Echo & the Bunnymen
In 1978, all you needed to start a punk band was a safety pin and a ripped t-shirt. Ian McCulloch and Will Sergeant went a bit farther — they had the scratch to get a newfangled drum machine, and that cut touring costs if nothing else. Their spare, mechanical sound eventually spun out a few decent hits, and as punk faded, their style of electronic-based music rose and formed the basics of what we regard as ’80s pop music. Bands come and go, and this pair was no exception; after the usual off-stage dramas, McCulloch and Sergeant split, pursued other projects, and reunited. I’m glad they made up. Their 11th album, The Fountain, is a pleasant collection of upbeat pop goodness, not too edgy yet not too safe. McCulloch’s voice is as good as any middle-aged rocker can hope for, and over the years, this band has struck a careful balance — each disc is just different enough to entertain, but never so radical as to alienate the fan base. In other words, this disc sounds pretty much like their heyday material, but it’s grown and matured without abandoning what made them good in the first place.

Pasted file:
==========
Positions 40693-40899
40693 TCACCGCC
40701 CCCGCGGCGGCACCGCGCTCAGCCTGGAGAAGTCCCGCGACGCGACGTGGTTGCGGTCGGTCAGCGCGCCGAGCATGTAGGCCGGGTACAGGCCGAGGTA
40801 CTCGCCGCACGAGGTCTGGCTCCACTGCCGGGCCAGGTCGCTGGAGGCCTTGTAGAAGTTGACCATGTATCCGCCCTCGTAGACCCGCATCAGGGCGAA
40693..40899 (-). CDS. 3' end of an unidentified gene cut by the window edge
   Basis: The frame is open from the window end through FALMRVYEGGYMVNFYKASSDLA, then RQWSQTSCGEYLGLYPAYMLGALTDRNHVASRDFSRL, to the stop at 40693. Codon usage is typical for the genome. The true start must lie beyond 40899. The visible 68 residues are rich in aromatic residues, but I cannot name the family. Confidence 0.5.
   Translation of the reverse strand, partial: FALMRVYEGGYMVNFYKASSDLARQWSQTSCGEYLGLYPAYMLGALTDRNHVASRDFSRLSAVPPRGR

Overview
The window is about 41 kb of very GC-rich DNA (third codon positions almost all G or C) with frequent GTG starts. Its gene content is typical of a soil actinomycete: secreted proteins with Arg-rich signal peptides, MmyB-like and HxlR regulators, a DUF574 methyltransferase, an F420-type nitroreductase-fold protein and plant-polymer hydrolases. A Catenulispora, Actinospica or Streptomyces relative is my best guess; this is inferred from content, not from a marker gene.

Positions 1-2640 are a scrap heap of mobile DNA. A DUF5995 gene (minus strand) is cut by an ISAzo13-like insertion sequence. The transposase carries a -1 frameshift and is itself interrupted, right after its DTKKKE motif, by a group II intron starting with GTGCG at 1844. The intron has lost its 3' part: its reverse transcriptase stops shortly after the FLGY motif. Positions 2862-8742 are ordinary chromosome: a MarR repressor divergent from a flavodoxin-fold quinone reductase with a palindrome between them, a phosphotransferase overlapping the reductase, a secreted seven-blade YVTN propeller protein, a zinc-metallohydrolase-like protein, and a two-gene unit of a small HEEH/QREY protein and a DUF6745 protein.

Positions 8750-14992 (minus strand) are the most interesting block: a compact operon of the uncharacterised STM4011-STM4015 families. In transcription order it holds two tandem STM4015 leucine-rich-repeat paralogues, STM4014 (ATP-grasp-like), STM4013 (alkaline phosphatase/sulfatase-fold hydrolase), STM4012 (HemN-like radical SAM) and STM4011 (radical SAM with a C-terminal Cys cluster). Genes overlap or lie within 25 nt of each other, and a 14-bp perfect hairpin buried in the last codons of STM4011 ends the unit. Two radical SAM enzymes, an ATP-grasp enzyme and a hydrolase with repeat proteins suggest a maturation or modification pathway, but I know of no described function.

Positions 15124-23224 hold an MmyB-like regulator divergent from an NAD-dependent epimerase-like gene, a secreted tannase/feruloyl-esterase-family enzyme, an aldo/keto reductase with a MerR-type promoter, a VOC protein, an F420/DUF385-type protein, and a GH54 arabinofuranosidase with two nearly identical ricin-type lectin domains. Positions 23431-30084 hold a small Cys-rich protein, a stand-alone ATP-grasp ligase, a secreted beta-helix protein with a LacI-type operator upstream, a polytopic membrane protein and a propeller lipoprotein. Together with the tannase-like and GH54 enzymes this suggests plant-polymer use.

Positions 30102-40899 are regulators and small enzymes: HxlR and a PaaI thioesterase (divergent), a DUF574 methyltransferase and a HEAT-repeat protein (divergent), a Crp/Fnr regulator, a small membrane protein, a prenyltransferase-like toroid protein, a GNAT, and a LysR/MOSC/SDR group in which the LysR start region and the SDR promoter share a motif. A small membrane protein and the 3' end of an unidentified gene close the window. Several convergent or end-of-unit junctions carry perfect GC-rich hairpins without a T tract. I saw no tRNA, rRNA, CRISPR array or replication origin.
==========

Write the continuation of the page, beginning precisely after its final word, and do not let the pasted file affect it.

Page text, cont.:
The material relies on some ironic punning. “Shroud of Turin” equates the girlfriend’s personality to a forged medieval relic while “Everlasting Neverendless” places a routine romance in the middle of a vintage Pink Floyd light show. Title track “The Fountain” has the deep, echoey chord structures of a reverb machine run wild, and “The Idolness of the Gods” feels like a summer afternoon hanging out in the back yard. While nothing jumps out as a potential hit, this collection is a pleasant mellowing of the music that carries the skills behind “The Cutter” and “The Killing Moon” into the present day. Today a drum machine is about as common as a triple pick-up, but these guys knew a good idea when they heard it, and the results are superb.
Echo and the Bunnymen: www.bunnymen.com